"The White House this week gave some welcome focus to the unhelpful rise of job licenses."
In “The land of free markets, tied down by red tape,” the FT’s Gillian Tett notes that issue but also highlights the difficulty in starting a business here:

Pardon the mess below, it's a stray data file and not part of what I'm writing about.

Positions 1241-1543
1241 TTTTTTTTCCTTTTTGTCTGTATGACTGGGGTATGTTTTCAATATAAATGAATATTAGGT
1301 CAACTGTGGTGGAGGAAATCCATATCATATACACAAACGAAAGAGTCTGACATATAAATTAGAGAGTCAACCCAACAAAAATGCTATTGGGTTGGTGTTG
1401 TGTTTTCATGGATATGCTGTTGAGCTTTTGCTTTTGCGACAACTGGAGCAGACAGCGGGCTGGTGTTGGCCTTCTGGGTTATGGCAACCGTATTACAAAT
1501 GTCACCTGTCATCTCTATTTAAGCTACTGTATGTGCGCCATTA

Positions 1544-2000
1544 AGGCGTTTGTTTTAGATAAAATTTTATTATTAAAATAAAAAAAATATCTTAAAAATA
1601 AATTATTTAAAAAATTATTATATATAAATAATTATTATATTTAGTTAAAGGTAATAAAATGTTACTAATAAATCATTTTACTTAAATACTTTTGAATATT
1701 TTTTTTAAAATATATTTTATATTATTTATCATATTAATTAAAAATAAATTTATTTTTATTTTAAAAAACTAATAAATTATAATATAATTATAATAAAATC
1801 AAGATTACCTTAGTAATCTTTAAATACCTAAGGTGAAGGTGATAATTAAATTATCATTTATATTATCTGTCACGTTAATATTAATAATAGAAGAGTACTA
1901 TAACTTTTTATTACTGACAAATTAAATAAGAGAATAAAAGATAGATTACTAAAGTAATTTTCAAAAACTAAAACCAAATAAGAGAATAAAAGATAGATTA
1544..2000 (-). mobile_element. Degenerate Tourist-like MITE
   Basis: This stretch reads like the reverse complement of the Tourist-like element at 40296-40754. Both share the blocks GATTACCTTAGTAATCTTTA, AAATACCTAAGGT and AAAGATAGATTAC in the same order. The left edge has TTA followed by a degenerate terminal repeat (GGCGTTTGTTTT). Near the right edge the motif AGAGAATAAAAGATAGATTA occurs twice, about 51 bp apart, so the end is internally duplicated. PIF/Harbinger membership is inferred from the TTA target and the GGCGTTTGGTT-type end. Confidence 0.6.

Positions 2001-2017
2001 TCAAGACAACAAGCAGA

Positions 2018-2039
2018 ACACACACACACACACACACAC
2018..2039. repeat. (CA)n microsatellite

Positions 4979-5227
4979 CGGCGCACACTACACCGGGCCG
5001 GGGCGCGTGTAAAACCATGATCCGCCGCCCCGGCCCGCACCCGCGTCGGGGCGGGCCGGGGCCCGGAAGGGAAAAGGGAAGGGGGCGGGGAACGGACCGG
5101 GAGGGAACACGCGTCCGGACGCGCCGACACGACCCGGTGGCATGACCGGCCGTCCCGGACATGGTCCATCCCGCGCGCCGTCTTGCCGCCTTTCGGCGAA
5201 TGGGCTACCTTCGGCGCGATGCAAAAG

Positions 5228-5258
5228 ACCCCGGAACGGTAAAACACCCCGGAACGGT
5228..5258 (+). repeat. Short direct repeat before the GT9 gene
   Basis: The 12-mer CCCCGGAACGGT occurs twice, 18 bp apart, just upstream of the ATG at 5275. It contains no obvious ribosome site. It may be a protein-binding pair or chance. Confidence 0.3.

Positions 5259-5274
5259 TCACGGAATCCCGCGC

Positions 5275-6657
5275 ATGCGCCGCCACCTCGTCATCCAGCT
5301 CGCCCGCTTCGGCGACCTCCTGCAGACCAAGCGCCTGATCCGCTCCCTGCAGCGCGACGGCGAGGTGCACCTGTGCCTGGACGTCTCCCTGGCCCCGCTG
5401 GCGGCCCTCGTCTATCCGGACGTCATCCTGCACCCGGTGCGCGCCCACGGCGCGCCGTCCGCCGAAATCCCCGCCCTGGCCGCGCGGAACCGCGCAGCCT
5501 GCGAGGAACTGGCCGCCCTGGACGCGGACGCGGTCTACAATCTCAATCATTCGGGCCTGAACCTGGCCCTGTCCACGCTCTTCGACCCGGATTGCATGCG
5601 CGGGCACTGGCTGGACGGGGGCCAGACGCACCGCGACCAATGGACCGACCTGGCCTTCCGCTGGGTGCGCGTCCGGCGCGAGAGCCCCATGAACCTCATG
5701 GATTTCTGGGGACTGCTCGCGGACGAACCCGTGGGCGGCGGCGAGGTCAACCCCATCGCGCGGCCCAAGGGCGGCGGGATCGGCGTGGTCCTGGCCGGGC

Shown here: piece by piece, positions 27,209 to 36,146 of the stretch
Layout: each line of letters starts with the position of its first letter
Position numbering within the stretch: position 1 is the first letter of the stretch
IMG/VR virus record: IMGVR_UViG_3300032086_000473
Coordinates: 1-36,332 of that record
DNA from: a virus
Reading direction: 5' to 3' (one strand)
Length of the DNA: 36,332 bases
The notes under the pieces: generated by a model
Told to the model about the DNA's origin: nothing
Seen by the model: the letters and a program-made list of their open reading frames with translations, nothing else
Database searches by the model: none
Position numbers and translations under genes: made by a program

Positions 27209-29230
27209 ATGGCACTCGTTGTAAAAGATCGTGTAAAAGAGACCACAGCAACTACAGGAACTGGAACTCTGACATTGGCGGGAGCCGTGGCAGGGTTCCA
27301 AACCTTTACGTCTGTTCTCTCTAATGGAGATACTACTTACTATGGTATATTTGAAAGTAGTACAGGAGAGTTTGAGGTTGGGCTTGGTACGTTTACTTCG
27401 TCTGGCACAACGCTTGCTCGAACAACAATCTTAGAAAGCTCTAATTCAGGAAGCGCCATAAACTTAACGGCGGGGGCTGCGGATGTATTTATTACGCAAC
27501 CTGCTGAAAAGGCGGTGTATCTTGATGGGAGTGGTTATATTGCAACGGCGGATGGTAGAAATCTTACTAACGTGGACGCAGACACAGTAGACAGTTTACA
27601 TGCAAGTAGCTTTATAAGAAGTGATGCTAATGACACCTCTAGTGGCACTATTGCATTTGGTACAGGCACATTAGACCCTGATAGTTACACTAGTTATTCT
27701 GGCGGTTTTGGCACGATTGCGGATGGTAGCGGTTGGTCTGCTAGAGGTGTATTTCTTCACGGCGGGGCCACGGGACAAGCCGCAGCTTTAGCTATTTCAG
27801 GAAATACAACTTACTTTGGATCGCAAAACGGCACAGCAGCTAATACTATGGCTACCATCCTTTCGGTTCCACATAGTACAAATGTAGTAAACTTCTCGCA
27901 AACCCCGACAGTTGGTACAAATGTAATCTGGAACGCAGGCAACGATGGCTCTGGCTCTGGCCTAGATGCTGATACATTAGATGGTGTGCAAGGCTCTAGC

Every nation needs a unifying idea. Americans love to see themselves as champions of free markets and entrepreneurial zeal — and have long been more welcoming to entrepreneurs than has most of the western world. But the 2008 financial crisis tarnished America’s self-image (with, for example, the eyesore of state support for mortgages). The entrepreneurial halo is starting to slip, too, since increasing quantities of red tape are making life harder for start-ups, relative both to the past and to the rest of the world. … The process of securing these licences is often so costly and cumbersome that one recent study estimated costs for consumers at $200bn a year. More importantly, licences deter many would-be workers — and entrepreneurs.A separate World Bank report is even more sobering. Last year it ranked countries according to their levels of support for the corporate world. This placed America in seventh place in terms of overall ease of doing business. But the US was ranked 46th — yes, 46th — in terms of how easy it is to start a company. This is worse than Estonia, Malaysia, Georgia and even France.One important reason for this dismal position is that in America entrepreneurs need, on average, to navigate six different legal and regulatory hurdles to start a company. In New Zealand and Canada, which top the league, there is just one procedure. The complexity faced by Americans means that it takes them on average about six days to create a start-up; in many other countries the process is much faster and cheaper.Of course, this World Bank league does not tell the whole tale. The American national average conceals significant geographical variations because it is municipalities that set many of the business rules. Thus research by Thumbtack, a West Coast website that connects consumers with local businesses, and the pro-entrepreneurship Kauffman Foundation shows that it is much easier to start a company in Texas than, say, California. Moreover, red tape is only one factor that determines start-up activity; what also matters is whether there is access to capital and a culture of respect for entrepreneurs.I address the issue of startups and US economic dynamism in my new “Room to Grow” monograph, “Startups and Entrepreneurship.”"